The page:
Disney, IBM Join Forces to Build Smarter Planet: Exhibit Goes Behind-the-Scenes of Sustainable Technology

The Walt Disney World Resort unveiled a new experiential exhibit at INNOVENTIONS at Epcot. Formed in partnership with IBM, the new exhibit invites guests to discover the possibilities of building a smarter planet. The exhibit is powered by a new Smarter Data Center, providing a real-life demonstration of optimized computing that reduces energy costs by up to 25 percent.

SmarterPlanet presented by IBM offers visitors to the park a "behind-the-scenes" glimpse of how technology is helping solve the world's most complex problems, from reducing road traffic and city crime to improving food safety and local water supplies.

The experience encourages guests to think about their individual role in creating a smarter planet as well as understand how smarter data centers are the heart of a more sustainable, technology-enabled world.

For example, hands-on interactive kiosks offer guests a "match" game that reveals societal and technological implications of creating a smarter planet. Guests will discover how more than two billion people are using mobile phones to open and use bank accounts for the first time; or that only 11 percent of the United States money supply is cash; or that by unplugging household appliance while not in use homeowners can save cash, up to $286 every year; or how smarter food systems track the temperatures of foods from one location to another to prevent spoilage. From the same kiosks, guests can take a Smarter Planet poll and compare their answers with those of other visitors.

The exhibit also features Runtime, created by Walt Disney Imagineering, which transforms guests into personalized avatars as part of the video game experience. Players run, jump and dance through a timeline of IBM's achievements in the history of computing, journeying from the Babbage computer, through vacuum tubes and chips and bits, to the Internet. Guests can also email their personalized version of the game to any computer, extending the Runtime experience to their home.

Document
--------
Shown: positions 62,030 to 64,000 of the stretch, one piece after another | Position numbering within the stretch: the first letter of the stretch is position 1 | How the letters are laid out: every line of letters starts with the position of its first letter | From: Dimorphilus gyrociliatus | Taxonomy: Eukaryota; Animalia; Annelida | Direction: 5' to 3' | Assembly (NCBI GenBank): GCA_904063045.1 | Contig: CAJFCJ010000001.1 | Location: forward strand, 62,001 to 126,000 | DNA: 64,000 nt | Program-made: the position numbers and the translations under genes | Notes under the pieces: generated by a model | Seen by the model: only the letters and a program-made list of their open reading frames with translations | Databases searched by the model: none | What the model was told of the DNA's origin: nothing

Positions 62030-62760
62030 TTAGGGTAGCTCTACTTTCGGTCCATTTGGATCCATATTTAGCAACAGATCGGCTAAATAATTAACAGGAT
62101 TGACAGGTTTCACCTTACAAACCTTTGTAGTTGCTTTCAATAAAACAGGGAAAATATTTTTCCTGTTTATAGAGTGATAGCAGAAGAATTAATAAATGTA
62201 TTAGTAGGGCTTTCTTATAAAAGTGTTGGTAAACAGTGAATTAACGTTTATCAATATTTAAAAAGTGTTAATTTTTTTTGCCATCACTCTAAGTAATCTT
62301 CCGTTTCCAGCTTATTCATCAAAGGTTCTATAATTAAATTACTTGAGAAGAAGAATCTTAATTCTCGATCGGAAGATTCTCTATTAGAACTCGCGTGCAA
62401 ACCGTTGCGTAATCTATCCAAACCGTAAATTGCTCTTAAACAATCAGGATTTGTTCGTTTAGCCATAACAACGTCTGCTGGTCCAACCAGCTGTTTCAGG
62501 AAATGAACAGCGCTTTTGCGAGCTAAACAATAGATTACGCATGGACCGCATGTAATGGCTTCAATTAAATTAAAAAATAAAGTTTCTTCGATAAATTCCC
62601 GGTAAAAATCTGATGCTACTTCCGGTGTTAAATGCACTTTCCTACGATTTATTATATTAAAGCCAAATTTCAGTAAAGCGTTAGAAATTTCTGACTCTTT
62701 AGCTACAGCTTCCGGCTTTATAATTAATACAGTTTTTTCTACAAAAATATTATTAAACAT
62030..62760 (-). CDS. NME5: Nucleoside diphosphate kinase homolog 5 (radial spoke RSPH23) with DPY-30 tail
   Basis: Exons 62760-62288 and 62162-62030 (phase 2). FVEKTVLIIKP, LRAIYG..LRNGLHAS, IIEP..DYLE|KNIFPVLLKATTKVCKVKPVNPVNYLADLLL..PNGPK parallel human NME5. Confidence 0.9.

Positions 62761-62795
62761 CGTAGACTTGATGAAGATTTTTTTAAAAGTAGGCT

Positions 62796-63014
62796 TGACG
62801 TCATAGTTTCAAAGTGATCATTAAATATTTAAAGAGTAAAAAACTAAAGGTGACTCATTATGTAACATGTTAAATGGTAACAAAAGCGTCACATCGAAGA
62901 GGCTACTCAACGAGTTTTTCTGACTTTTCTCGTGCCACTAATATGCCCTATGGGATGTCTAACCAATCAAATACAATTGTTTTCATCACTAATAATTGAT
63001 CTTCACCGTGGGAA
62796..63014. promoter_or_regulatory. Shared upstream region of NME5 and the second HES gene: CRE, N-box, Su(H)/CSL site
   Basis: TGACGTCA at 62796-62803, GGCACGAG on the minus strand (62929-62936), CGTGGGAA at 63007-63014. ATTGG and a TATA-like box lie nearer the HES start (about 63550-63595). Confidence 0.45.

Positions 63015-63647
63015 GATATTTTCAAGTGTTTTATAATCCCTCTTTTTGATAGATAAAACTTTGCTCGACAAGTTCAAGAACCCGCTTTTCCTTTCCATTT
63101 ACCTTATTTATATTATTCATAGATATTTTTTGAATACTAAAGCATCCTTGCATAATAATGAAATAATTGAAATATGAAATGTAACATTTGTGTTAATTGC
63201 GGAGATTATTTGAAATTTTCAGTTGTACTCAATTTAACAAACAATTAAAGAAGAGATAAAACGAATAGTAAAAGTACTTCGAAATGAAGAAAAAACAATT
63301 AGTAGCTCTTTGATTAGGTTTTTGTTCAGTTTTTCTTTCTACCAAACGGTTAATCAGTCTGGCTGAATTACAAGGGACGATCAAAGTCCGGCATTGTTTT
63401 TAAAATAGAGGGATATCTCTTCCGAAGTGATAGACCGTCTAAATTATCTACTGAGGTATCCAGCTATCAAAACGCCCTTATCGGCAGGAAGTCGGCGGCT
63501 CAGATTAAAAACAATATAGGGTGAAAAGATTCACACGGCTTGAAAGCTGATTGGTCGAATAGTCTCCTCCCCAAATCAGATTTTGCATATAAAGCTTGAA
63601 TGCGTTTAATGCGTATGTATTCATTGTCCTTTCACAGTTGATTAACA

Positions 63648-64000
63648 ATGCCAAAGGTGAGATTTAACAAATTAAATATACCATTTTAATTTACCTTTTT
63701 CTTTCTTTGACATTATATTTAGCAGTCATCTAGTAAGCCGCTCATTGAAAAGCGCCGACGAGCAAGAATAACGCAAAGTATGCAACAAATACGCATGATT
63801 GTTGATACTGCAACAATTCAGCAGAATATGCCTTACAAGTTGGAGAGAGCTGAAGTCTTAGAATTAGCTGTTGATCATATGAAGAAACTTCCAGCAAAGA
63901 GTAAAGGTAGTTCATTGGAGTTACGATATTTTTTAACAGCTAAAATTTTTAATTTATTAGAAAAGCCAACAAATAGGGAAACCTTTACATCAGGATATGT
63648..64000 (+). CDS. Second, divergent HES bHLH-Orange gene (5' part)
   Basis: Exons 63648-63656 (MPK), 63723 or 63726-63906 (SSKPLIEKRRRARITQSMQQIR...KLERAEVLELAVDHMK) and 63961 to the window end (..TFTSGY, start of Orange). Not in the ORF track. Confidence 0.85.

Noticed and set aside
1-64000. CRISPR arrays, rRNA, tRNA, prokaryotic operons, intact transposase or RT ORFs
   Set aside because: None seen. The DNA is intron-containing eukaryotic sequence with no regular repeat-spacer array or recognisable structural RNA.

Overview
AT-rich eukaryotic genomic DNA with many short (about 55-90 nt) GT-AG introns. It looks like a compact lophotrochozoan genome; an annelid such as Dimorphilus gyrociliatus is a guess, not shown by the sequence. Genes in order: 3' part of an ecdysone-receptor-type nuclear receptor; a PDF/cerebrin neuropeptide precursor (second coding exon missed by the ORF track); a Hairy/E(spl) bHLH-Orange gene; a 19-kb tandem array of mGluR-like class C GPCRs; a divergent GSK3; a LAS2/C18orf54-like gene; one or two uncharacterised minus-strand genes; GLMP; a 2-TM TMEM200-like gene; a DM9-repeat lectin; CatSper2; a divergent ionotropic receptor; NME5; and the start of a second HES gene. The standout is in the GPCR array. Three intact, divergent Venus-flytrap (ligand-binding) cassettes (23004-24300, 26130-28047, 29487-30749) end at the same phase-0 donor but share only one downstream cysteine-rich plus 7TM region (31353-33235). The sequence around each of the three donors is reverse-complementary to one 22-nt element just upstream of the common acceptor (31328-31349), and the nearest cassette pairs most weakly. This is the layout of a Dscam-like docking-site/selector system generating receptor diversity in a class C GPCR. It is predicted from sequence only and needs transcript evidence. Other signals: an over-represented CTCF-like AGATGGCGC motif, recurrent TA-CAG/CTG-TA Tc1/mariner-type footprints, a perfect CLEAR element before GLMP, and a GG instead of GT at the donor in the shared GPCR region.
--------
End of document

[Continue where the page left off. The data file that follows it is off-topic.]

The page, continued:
Smarter data center
The exhibit's glass storefront invites guests to peek into a functional IBM Smarter Data Center, responsible for running the SmarterPlanet exhibit and demonstrating the advanced technology required as part of the Smarter Planet transformation.

Implemented by hundreds of IBM clients around the world over the past three years, the exhibit's version of IBM's Scalable Modular Data Center is a quick-to-deploy, cost-effective, energy-efficient data center built on a combination of IBM hardware and software as well as partner offerings. Using this type of data center, equipped with highly optimized servers, storage, switches and smart software, IBM has helped organizations reduce their overall IT costs by up to 25 percent, including reducing overall energy costs.

In addition to providing the computer power for the exhibit, the Smarter Data Center will donate unused computing resources to the World Community Grid to help in various types of medical, humanitarian and environmental research. This project joins together thousands of individual computers worldwide, establishing a large system with massive computational power equivalent to a supercomputer, thereby reducing research time from decades to months.

The Smarter Data Center also includes an IBM Cloudburst demonstration environment. This emerging and massively scalable compute model allows a data center to rapidly deploy a workload with a high degree of integration, flexibility and resource optimization. It also helps to drive down costs and accelerate time to market for businesses.

SmarterPlanet presented by IBM also serves as a key venue for several of IBM's community outreach programs, including Engineers Week, an annual program created by The National Engineers Week Foundation to reach out to current and future generations of engineering talent. The Engineers Week program, which IBM has hosted at its exhibit since 2000, engages visiting elementary school children in activities designed to inspire and motivate them to excel in math and science. The program also seeks to reduce the digital divide, especially for children from low-income communities where access to computers and technology may be limited at home and in school. This year, IBM will host Engineers Week April 13-15, 2010.

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